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Active Stereo Reconstruction

Active stereo systems are composed of two cameras with computer controlled vergence, pan, and tilt, which resemble the human vision system. The calibration of active stereo vision systems, needed for traditional model based 3D reconstruction, requires the calibration of two cameras and their kinematics. To avoid the difficult calibration process we explored the use of neural networks to reconstruct the 3D positions of objects from information collected by the stereo head. We were able to successfully demonstrate that our artificial neural network was a good alternative to traditional model based methods.

In order to compare our neural network to traditional model based reconstruction, a method to calibrate the active stereo system was needed. We found that methods presented in literature were sensitive to error and produced undesirable results. Building on these reported techniques we created a new method for calibration that was robust to errors in the calibration data.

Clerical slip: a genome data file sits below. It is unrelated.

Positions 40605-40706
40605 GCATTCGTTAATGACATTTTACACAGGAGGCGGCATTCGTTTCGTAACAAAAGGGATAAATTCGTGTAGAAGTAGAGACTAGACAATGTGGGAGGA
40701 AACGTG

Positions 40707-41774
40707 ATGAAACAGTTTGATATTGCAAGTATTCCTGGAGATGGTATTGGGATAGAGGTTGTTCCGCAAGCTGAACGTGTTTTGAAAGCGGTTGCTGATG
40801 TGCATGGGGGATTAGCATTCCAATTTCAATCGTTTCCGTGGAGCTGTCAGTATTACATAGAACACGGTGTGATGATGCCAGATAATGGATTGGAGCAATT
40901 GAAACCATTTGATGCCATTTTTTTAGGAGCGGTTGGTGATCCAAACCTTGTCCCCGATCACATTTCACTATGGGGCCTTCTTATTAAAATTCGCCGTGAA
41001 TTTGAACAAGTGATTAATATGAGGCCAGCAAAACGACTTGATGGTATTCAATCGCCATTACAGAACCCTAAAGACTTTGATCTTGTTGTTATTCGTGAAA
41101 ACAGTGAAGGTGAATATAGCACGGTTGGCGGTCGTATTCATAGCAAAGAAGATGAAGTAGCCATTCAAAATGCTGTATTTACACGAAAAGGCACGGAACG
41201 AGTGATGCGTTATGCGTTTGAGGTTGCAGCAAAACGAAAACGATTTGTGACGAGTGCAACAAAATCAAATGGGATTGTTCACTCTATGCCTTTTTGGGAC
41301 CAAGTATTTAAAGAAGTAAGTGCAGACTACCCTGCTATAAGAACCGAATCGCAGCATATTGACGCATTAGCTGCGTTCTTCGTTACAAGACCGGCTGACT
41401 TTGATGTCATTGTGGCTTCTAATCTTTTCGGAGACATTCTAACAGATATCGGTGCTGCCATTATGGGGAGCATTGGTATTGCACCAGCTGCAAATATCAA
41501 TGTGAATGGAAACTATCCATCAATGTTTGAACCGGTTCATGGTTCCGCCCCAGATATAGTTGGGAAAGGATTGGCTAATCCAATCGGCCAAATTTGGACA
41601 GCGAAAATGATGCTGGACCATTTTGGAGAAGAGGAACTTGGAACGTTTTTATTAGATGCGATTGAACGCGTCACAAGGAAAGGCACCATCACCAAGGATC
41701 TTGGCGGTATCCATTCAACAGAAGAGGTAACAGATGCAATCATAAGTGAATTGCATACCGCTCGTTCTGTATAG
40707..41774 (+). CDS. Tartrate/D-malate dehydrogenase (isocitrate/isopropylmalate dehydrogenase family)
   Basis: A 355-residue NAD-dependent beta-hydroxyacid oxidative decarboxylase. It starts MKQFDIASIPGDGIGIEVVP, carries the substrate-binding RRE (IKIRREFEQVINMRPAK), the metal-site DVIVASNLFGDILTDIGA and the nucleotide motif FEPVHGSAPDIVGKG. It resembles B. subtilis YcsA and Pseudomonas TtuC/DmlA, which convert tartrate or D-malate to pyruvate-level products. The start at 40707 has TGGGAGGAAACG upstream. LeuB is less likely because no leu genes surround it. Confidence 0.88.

Visually Modulated Motion

Current visual servoing systems are intended to provide slow iterative motions and thus are not capable of performing tasks that require quick and complex movements. Visually modulated motion (VMM) was created to address this limitation. The VMM system maps visual input directly to a set of motor commands that generate a complex and fast motion that is relatively short in duration. Once the motion is performed the outcome is analyzed and the mapping between the visual input and the motor commands is updated. This biologically inspired paradigm of learning from previous motions gives the VMM system the ability to achieve the desired outcome with sufficient repetition.

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